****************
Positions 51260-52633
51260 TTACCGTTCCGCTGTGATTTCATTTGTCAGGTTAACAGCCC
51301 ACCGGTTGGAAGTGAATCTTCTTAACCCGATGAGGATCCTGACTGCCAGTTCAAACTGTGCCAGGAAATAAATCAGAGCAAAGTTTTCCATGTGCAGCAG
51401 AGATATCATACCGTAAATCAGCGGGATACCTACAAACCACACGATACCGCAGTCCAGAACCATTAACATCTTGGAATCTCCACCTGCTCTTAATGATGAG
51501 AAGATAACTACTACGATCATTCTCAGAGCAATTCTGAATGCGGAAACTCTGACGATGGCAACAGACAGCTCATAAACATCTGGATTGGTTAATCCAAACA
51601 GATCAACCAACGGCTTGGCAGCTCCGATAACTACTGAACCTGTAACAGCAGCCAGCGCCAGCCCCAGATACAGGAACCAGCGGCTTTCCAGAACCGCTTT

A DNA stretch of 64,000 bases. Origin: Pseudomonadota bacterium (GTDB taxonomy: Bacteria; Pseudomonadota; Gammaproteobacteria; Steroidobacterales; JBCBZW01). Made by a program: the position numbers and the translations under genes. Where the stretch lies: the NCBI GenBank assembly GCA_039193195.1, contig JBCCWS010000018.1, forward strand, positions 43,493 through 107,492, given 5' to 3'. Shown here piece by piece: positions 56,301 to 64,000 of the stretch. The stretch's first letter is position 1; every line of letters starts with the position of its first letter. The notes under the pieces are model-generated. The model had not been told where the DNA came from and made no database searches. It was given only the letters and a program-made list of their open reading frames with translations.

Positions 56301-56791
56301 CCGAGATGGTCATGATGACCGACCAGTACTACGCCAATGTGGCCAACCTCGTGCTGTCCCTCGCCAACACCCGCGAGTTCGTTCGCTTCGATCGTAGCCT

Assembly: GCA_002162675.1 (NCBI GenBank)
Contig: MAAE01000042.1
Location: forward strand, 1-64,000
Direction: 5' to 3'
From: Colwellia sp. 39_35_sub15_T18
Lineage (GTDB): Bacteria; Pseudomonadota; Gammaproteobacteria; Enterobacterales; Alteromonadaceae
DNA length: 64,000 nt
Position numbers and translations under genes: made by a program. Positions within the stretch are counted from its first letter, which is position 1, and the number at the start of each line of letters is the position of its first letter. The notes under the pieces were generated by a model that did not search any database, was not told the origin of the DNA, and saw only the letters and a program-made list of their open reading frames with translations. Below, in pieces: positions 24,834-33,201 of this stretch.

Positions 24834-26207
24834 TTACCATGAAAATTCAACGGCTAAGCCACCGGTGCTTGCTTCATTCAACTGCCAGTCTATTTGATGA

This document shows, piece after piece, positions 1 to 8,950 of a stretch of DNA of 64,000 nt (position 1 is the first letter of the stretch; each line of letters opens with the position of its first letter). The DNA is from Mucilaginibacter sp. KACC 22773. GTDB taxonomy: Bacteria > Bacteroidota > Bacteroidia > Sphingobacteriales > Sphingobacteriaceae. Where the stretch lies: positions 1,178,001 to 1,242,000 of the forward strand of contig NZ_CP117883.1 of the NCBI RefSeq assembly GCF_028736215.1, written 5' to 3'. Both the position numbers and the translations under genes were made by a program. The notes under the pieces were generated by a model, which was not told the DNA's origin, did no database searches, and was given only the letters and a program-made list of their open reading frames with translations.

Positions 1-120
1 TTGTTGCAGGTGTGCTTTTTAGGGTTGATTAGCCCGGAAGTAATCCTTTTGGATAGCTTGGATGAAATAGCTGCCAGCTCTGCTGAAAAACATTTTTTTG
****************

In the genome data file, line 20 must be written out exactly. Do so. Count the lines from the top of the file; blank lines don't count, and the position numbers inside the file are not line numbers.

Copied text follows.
This document shows, piece after piece, positions 1 to 8,950 of a stretch of DNA of 64,000 nt (position 1 is the first letter of the stretch; each line of letters opens with the position of its first letter). The DNA is from Mucilaginibacter sp. KACC 22773. GTDB taxonomy: Bacteria > Bacteroidota > Bacteroidia > Sphingobacteriales > Sphingobacteriaceae. Where the stretch lies: positions 1,178,001 to 1,242,000 of the forward strand of contig NZ_CP117883.1 of the NCBI RefSeq assembly GCF_028736215.1, written 5' to 3'. Both the position numbers and the translations under genes were made by a program. The notes under the pieces were generated by a model, which was not told the DNA's origin, did no database searches, and was given only the letters and a program-made list of their open reading frames with translations.